Eating Identities by Wenying XuReveals how cooking, eating, and food fashion Asian American identities in terms of race/ethnicity, gender, class, diaspora, and sexuality. This book provides interpretations of seven Asian American writers and places these identity issues in the spaces of food, hunger, consumption, appetite, desire, and orality.
Call Number: PS153.A84 X8 2008
Asian American Food Culture by Jane E. Dusselier; Alice L. McLeanCovering topics ranging from the establishment of the Gulf Coast shrimping industry in 1800s to the Korean taco truck craze in the present day, this book explores the widespread contributions of Asian Americans to U.S. food culture. * Describes Chinese American, Japanese American, Korean American, Filipino American, and Vietnamese American food cultures * Introduces many of the major contributions Asian Americans have made to the American culinary landscape through a historical overview of Asian immigration to the United States and an examination of the rise of Asian-owned restaurants, markets, groceries, and packaged food companies * Details the cooking techniques, ingredients, dishes, and styles of dining that Asian Americans have introduced to the United States * Supplies a chronology, resource guide, selected bibliography, and illustrations to complement the text
Call Number: GT2853.U5 M395 2015
Eating Asian America by Robert Ji-Song Ku (Editor); Martin F. Manalansan (Editor); Anita Mannur (Editor)Chop suey. Sushi. Curry. Adobo. Kimchi. The deep associations Asians in the United States have with food have become ingrained in the American popular imagination. So much so that contentious notions of ethnic authenticity and authority are marked by and argued around images and ideas of food. Eating Asian America: A Food Studies Reader collects burgeoning new scholarship in Asian American Studies that centers the study of foodways and culinary practices in our understanding of the racialized underpinnings of Asian Americanness. It does so by bringing together twenty scholars from across the disciplinary spectrum to inaugurate a new turn in food studies: the refusal to yield to a superficial multiculturalism that naively celebrates difference and reconciliation through the pleasures of food and eating. By focusing on multi-sited struggles across various spaces and times, the contributors to this anthology bring into focus the potent forces of class, racial, ethnic, sexual and gender inequalities that pervade and persist in the production of Asian American culinary and alimentary practices, ideas, and images. This is the first collection to consider the fraught itineraries of Asian American immigrant histories and how they are inscribed in the production and dissemination of ideas about Asian American foodways.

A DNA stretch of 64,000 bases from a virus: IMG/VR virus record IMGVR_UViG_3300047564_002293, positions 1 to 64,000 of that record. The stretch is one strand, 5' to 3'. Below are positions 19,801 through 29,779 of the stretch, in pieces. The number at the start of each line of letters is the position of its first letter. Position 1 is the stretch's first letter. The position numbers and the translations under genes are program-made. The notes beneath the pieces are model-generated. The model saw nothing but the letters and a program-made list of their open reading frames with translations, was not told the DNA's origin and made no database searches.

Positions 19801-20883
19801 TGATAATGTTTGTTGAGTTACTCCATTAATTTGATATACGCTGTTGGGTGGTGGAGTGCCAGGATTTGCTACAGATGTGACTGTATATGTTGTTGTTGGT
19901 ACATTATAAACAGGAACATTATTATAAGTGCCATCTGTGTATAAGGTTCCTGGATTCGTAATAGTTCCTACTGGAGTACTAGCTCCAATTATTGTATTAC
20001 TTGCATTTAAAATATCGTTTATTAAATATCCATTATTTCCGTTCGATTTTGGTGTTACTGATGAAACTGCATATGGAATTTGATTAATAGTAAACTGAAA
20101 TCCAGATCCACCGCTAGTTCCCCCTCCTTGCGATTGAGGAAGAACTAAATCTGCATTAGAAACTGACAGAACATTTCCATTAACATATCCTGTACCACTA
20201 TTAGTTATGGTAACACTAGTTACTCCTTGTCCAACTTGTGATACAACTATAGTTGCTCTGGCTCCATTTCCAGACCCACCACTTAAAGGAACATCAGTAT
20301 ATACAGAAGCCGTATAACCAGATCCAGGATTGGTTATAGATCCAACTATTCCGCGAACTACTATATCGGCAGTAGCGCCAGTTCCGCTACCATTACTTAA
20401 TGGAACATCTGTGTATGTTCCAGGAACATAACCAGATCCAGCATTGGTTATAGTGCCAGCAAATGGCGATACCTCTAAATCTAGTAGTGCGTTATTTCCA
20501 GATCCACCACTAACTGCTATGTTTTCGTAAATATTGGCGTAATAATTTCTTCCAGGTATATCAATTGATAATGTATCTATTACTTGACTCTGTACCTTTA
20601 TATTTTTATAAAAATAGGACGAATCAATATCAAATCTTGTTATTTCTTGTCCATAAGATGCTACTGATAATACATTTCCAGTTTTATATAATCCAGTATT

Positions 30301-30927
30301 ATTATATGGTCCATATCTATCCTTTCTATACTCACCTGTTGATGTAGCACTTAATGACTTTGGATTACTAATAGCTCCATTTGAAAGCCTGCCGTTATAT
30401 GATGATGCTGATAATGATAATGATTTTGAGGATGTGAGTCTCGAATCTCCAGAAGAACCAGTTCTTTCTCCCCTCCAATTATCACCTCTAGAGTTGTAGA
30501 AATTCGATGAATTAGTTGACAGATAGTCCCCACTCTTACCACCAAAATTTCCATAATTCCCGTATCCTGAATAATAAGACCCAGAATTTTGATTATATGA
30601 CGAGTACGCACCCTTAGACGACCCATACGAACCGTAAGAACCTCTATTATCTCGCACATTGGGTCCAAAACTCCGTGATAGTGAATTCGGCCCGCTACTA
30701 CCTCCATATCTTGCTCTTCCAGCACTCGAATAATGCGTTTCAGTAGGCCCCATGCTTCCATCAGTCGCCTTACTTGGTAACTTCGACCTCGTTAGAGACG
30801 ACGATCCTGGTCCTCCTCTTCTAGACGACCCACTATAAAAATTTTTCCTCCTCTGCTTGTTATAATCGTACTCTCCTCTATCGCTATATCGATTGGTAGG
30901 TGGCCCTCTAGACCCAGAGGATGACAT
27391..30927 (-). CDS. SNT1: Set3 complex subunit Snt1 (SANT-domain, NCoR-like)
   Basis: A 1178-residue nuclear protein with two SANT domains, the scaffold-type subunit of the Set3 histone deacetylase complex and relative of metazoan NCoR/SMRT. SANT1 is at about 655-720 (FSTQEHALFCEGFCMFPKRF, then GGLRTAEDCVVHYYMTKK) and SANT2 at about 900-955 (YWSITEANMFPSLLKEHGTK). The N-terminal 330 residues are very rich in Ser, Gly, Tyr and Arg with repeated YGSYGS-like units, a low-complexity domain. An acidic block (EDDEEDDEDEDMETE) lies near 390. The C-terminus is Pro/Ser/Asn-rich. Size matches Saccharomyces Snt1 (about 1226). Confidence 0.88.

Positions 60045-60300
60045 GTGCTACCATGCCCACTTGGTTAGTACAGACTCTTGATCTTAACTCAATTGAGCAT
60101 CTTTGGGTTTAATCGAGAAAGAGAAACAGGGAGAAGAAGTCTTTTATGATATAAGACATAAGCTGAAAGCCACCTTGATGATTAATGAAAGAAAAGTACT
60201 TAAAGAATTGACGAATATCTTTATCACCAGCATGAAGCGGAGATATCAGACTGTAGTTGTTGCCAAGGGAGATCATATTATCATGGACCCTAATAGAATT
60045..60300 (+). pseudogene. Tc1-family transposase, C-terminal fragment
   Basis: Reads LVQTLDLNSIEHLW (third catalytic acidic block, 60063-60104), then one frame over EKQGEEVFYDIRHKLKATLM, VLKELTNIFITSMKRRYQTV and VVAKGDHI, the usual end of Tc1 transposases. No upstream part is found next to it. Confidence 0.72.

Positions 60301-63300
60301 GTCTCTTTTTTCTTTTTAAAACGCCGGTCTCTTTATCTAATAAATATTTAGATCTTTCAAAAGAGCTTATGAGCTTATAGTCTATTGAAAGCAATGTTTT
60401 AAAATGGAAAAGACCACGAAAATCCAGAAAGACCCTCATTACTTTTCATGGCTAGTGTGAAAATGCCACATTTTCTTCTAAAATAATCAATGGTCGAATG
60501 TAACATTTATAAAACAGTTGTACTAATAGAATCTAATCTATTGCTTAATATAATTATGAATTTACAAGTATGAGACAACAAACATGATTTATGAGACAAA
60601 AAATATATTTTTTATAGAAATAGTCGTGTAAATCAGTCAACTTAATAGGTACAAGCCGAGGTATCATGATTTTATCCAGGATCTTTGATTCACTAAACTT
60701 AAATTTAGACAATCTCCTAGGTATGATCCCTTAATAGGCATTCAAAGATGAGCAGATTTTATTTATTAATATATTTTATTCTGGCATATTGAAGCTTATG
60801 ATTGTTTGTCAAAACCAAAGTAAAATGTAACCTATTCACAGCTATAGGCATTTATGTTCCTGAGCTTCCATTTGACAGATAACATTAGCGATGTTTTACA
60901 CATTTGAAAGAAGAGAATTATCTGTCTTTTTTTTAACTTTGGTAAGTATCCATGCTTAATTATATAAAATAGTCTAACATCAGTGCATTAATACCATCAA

The Beautiful Generation by Thuy Linh Nguyen Tu; Thuy Linh Nguyen TuSince the 1990s, young Asian Americans including Doo-Ri Chung, Derek Lam, Thakoon Panichgul, Alexander Wang, and Jason Wu have emerged as leading fashion designers. They have won prestigious awards, been chosen to head major clothing labels, and had their designs featured in Vogue, Harper's Bazaar, and other fashion magazines. At the same time that these designers were rising to prominence, the fashion world was embracing Asian chic. During the 1990s, "Asian" shapes, fabrics, iconography, and colors filled couture runways and mass-market clothing racks. In The Beautiful Generation, Thuy Linh Nguyen Tu explores the role of Asian American designers in New York's fashion industry, paying particular attention to how they relate to the garment workers who produce their goods and to Asianness as a fashionable commodity. She draws on conversations with design students, fashion curators, and fashion publicists; interviews with nearly thirty Asian American designers who have their own labels; and time spent with those designers in their shops and studios, on their factory visits, and at their fashion shows. The Beautiful Generation links the rise of Asian American designers to historical patterns of immigration, racial formation, and globalized labor, and to familial and family-like connections between designers and garment workers.
Cultural Citizenship and Immigrant Community Identity by Hye-Kyung Stella Kang
Call Number: E184.A75 K36 2010
East Main Street by Tasha G. Oren (Editor); Robert G. Lee (Foreword by); LeiLani Nishime (Editor); Shilpa Dave (Editor)From henna tattoo kits available at your local mall to “faux Asian” fashions, housewares and fusion cuisine; from the new visibility of Asian film, music, video games and anime to the current popularity of martial arts motifs in hip hop, Asian influences have thoroughly saturated the U.S. cultural landscape and have now become an integral part of the vernacular of popular culture. By tracing cross-cultural influences and global cultural trends, the essays in East Main Street bring Asian American studies, in all its interdisciplinary richness, to bear on a broad spectrum of cultural artifacts. Contributors consider topics ranging from early Asian American movie stars to the influences of South Asian iconography on rave culture, and from the marketing of Asian culture through food to the contemporary clamor for transnational Chinese women’s historical fiction. East Main Street hits the shelves in the midst of a boom in Asian American population and cultural production. This book is essential not only for understanding Asian American popular culture but also contemporary U.S. popular culture writ large.